“Brexit Fears? Israel has a separate trade deal with the UK, just in case,” by Sam Rubanowitz, The Boiling Point, Shalhevet High School
Judges’ comments: A well-researched, informative story about Israel’s trade deal with the United Kingdom, including quotes from several primary sources, as well as interviews with a faculty member with expertise on the subject.
“Alumni Spotlight: Maayan Schoen Chats with the Prime Minister,” by Matthew Minsk, Palette, Atlanta Jewish Academy
Judges’ comments: Well-written interview with an alum studying in Israel who had an opportunity to attend an event with Prime Minister Benjamin Netanyahu and prepared questions to ask if she got a chance to ask a question. Good use of quotes, good description of her process.
Category 4: News and Reporting on Interreligious or Intercultural Events
“Welcoming the stranger with hot food, scissors and applause” by Sam Rubanowitz, The Boiling Point, Shalhevet High School
Judges’ comments: A very thorough narrative of a service trip to help migrants at the border. Good background, good use of quotes, good reporting and compelling writing.
“Bicultural Chutzpah,” By Samantha Sinensky, Ramaz Upper School, Fresh Ink for Jewish Teens
Judges’ comments: An anecdotal lead sets the scene at a West Side Comedy Club for a story that provides background and serious information about a HinJew comedy show featuring an Indian and a Jewish comedian. Strong reporting and writing.
Can Jews and Arabs Squash Their Differences? By Samantha Sinesky, Fresh Ink for Teens, Ramaz Upper School
Judges’ comments: A well-written account of a visit from the SquashBond Jewish and Israeli-Arab squash team, which tries to bring together different cultures through the sport of squash has strong reporting. Interviews with many sources give varying points of view. Good reporting
Category 5: Ongoing Reporting on Any Subject in Category 1, 2, 3 or 4
Ongoing means at least two stories on two different days, covering a story that is evolving with additional facts or occurrences.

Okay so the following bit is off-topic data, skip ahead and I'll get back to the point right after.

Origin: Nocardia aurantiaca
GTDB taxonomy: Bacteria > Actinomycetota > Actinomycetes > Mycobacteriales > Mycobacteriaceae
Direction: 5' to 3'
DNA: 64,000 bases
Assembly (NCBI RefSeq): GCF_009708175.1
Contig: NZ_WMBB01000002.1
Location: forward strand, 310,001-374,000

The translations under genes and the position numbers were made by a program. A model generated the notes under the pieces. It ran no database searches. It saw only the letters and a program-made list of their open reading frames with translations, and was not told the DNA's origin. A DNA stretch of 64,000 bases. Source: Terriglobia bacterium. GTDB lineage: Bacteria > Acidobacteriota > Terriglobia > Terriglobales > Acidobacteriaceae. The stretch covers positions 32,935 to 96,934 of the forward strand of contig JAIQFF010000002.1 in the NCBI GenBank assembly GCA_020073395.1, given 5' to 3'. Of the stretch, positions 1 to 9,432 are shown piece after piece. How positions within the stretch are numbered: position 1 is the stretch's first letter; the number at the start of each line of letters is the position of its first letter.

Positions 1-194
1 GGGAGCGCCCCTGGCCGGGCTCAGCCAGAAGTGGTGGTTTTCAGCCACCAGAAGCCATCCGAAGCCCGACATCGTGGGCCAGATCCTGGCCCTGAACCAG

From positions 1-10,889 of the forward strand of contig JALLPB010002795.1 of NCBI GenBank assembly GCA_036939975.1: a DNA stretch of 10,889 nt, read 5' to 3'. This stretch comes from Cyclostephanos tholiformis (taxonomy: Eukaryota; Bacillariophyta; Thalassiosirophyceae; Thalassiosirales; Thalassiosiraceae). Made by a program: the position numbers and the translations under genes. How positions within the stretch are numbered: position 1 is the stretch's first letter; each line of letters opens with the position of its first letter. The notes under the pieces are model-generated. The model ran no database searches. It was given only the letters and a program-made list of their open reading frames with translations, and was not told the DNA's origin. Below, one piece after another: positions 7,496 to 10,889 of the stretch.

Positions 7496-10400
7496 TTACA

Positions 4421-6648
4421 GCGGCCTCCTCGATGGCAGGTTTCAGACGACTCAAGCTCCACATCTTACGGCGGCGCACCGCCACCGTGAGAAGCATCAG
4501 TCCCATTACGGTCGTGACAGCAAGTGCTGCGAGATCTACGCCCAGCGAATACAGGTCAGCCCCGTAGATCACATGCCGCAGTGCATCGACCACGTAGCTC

By Oren Minsk, Alex Landy and Josie Stein, The Lion’s Tale, Charles E. Smith Jewish Day School
Judges comments: This is excellent original reporting and follow-up on an issue of direct concern to students, giving multiple points of view, and includes the various levels of discussion. It is a fine example of courageous scholastic journalism.
By Sivan Karz, The Boiling Point, Shalhevet High School
Judges’ comments: Thorough research in before-and-after stories about the Israeli elections.
Category 6: Opinion – Non-first-person opinion on any Jewish or Israel-related story.
“Jojo Rabbit: Satirizing the Holocaust,” by Natalie Tabibian and Kayla Nickfardjam, The Roar, Milken Community Schools
Judges’ comments: More than a movie review, this insightful piece examines a film about anti-Semitism in the context of its setting – Nazi Germany, and in terms of its appropriateness for today’s world.
“The rabbi, the coach and the media,” Jacob Lefkowitz Brooks for the Boiling Point Editorial Board, The Boiling Point, Shalhevet High School
Judges’ comments: A controversy over a coach’s reporting on unethical practices by a rival basketball team provokes concern about the coach as well as the newspaper staff’s reporting. This astute commentary attempts to give context to the situation, restore respect for the coach and clarify the role of the media all in a very brief piece. Excellent writing and insights.
“Fast Days in School, Not as Meaningful As They Can Be,” by Zach Mainzer, Palette, Atlanta Jewish Academy